As the Federal Government moves to ban cash transactions above $10,000, there’s a theory gaining traction that the real motive for the cash ban isn’t the so-called “black economy”, but rather, to give authorities greater control over your behaviour during recessions.
Paying more than $10,000 in cash could make you a criminal under proposed law
This theory, put forward by economists such as John Adams — and picked up by some federal politicians — has not been plucked out of thin air.
It is based on repeated public papers and statements by the international body in charge of financial stability — the Washington-based International Monetary Fund (IMF).
A recent IMF blog entitled “Cashing In: How to Make Negative Interest Rates Work”, explains its motive in wanting negative interest rates — a situation where instead of receiving money on deposits, depositors must pay regularly to keep their money with the bank.
As the blog notes, during the global financial crisis central banks reduced interest rates.
Ten years later, interest rates remain low in most countries, and “while the global economy has been recovering, future downturns are inevitable”.
“Severe recessions have historically required 3 to 6 percentage points cut in policy rates,” the IMF blog observed.
“If another crisis happens, few countries would have that kind of room for monetary policy to respond.”
The article then goes on to explain that to “get around this problem”, a recent IMF staff study looked at how it could bring in a system that would make deeply negative interest rates “a feasible option”.
The answer, it said, is to phase out cash.
When cash is available, cutting interest rates into negative territory becomes impossible as cash acts as an ‘interest rate floor’.
The RBA says cash will become a niche payment sooner than we think, as the Government considers imposing tougher penalties on cash economy activity.
Cash acts as “an interest rate floor” as people hold cash when bank deposit interest rates are at zero.
The thought of paying the major banks to hold your money isn’t one that most consumers would jump at.
The alternative — as risky as it may be — is hoarding cash, or making investments in tangible commodities like gold.
So, the end game, the article explains, is the IMF’s ideal world — one without cash.
“Without cash, depositors would have to pay the negative interest rate to keep their money with the bank, making consumption and investment more attractive,” it said.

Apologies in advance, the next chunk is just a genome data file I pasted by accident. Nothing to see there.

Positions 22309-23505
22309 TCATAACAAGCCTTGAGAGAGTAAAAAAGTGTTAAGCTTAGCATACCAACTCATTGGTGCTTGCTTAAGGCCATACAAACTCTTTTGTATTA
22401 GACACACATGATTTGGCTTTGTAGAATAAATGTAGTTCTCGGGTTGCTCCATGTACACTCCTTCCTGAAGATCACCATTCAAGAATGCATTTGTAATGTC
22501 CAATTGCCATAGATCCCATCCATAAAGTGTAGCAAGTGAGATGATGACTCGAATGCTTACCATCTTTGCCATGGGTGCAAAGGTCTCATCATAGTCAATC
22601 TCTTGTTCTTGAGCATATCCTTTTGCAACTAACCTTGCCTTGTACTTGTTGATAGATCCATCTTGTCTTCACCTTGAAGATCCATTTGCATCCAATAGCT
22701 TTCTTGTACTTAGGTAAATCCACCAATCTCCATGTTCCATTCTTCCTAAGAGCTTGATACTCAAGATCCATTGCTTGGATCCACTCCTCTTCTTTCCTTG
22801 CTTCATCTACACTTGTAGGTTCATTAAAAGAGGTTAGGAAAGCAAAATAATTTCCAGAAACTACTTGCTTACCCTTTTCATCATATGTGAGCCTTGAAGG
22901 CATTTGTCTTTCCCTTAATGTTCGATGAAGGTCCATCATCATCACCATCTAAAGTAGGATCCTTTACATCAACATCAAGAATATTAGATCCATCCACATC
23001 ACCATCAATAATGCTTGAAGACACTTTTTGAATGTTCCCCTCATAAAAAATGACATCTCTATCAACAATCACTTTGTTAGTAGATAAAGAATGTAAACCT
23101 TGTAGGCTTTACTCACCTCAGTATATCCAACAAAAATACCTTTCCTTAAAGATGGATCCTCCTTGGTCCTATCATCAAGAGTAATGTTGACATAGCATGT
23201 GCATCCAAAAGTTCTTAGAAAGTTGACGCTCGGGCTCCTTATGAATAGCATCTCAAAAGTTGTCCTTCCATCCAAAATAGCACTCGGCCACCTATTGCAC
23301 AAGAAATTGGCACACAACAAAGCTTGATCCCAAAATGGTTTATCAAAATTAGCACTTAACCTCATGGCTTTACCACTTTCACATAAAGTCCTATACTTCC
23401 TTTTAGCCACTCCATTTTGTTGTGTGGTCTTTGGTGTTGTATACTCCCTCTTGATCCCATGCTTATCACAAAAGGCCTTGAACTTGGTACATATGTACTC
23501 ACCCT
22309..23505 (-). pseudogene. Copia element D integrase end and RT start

This, would “jolt lending, boost demand, and stimulate the economy”.
In other words, the central banks get greater control to influence your behaviour and economic outcomes.
For those who have faith in monetary policy and central banks, this is no problem.
But one year on from the banking royal commission, faith in our financial institutions — and the regulators who failed to police the banks’ bad behaviour — isn’t exactly at an all-time high.
Negative interest rates could affect Australia
This weird world where savers are penalised — and borrowers get paid — is no longer just a problem for central banks in Europe and Japan.
With the cash rate down to a fresh low of 1 per cent, Australia has entered what’s been dubbed the “era of irrationality, impotence and inequality”.
The Reserve Bank’s consecutive interest rate cuts in June and July have taken the cash rate to an historical low at just 1 per cent.
Put this together with Governor Philip Lowe’s comment on August 9 at a parliamentary hearing.
He was asked by Labor’s Andrew Leigh what work the Reserve Bank has done on what “unconventional monetary policy” might look like as Australia heads towards the zero lower bound of interest rates.
Dr Lowe answered: “I think it’s unlikely, but it is possible. We are prepared to do unconventional things if the circumstances warranted it.”
In answering some other questions Dr Leigh threw his way, Dr Lowe also noted that “monetary policy is less effective than it used to be”.
“Once upon a time, when we lowered interest rates people were very quick to run off to the bank to borrow more to spend,” he said.
“In today’s environment people don’t run off to the bank to borrow more when interest rates fall; they are more likely to pay back their mortgage more quickly.”
Dr Lowe also noted international political tensions are weakening the global outlook, “and it’s very hard for central banks to completely offset that”.